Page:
Hey frog! Southern corroboree frog conservation

Director´s view

Miroslav Bobek  |  09. 07. 2022

David Hunter invited us to his home in Albury, in the foothills of the Australian Alps. I was particularly taken by the unusual decorations in his living room. Imagine pouring lead into water – then enlarging the resulting formations to half or three quarters of a metre.

A pair of corroboree frogs. Photo by Miroslav Bobek A pair of corroboree frogs. Photo by Miroslav Bobek

“It was a company car,” Dave explained. “It’d completely melted down in the fires at the start of 2020. So, this,” he said, pointing to one of the artifacts, “used to be a wheel disc.”


It was the aftermath of the fires that had brought us here. Dave has been involved in conserving the tiny, highly interesting southern corroboree frogs for years. Before the fires, there were about fifty of them still surviving in the wild in Kosciuszko National Park. Zoos Victoria had transferred others from there to man-made “enclosures”. However, three of these four facilities had been destroyed by the fires and there were fears that none of the frogs in them had survived. As for how the last wild specimens had ended up, well we preferred not to think about that. That’s when we signed up to support the activities to save the southern corroboree frog and we have invested over four million crowns, so far.

Landscape in Kosciszko National Park in April 2022. Photo Miroslav Bobek

When Dave and I drove through Kosciuszko National Park this April, there were many places where dead tree trunks stretched out before us into the distance – however, there was green undergrowth underneath them. And despite all the horror of the fires, many animals were also saved, including some of the corroboree frogs.

“About a third of them survived,” Dave told me, while spraying fungicide on my boots at one of the newly constructed facilities for the frogs built high in the mountains. Indeed, the most significant threat to these frogs is the fungal disease chytridiomycosis, and it’s necessary to thoroughly protect them from infection. Another important factor is the droughts that complicate their reproduction. In fact, southern corroboree frogs lay their eggs in January (during of the Australian summer) and their development is then delayed until the autumn and winter rains. If there is not enough moisture, the embryos die. This is also why semi-open breeding facilities are being built in the mountains of the Kosciuszko National Park: the southern corroboree frogs bred at Melbourne Zoo and Healesville Sanctuary can be kept in their natural habitat, in the most suitable locations, whilst at the same time being protected from chytridiomycosis and some other negative influences (probably the most recent one being fires, as the facilities are equipped with fire suppression systems).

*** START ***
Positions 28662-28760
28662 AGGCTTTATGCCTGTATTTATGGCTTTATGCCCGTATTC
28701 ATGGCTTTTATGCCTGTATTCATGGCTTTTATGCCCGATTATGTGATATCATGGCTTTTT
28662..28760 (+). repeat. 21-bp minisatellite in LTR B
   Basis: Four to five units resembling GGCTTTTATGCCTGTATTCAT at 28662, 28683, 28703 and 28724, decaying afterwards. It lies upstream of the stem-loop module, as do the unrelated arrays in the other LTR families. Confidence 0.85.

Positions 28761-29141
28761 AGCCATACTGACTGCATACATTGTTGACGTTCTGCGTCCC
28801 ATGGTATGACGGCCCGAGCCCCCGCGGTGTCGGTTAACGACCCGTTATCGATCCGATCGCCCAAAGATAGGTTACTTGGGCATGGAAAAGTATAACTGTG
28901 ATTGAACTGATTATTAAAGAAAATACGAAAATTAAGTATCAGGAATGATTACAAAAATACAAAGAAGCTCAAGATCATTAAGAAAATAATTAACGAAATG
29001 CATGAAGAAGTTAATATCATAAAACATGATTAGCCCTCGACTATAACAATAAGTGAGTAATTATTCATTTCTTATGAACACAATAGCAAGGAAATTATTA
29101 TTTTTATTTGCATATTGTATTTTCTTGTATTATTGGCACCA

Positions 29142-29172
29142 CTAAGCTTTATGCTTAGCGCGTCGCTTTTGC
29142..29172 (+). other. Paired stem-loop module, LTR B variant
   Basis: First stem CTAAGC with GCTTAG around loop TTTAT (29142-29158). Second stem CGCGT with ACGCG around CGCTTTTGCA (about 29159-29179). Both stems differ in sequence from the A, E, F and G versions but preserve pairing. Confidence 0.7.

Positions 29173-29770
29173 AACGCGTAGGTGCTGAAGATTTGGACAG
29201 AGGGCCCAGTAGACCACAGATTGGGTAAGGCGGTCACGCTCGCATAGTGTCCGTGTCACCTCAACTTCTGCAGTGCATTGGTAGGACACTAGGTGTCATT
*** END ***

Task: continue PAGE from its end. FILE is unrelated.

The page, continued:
Author with David Hunter and corroboree frog. Photo by Zuzana Holubová

Before we entered the “enclosure”, Dave handed me a pair of disposable gloves and warned me to walk as cautiously as possible, being especially careful not to step on pieces of wood and stones, as there might be some frogs under them, lest I crush one. Well, after a few steps, I decided I’d rather let Dave go ahead of me. Soon he was holding the first frog and placed it in my hand. It was exquisite!

When Dave put the frog back into its hiding place, I asked him how the individuals in the wild were doing and how do they even find them, here in these vast mountains?

“There are about thirty of them left,” Dave replied. “I counted fifteen males, so the total estimate is roughly thirty. And the way I found them was by going around the mountains during their breeding season and calling...” Dave took a deep breath and roared: “Hey frog!!!”

I thought he was taking the mickey. But he wasn’t. Male frogs respond to strong sound stimuli – and calling out “Hey, frog!” works really well when looking for them.

There was no need to ask Dave about his dream. It was obvious. A time when he will be able to stroll through the mountains and hundreds and thousands of male corroborees will answer his call.

David Hunter in one of the corroboree frogs devices. Photo by Miroslav Bobek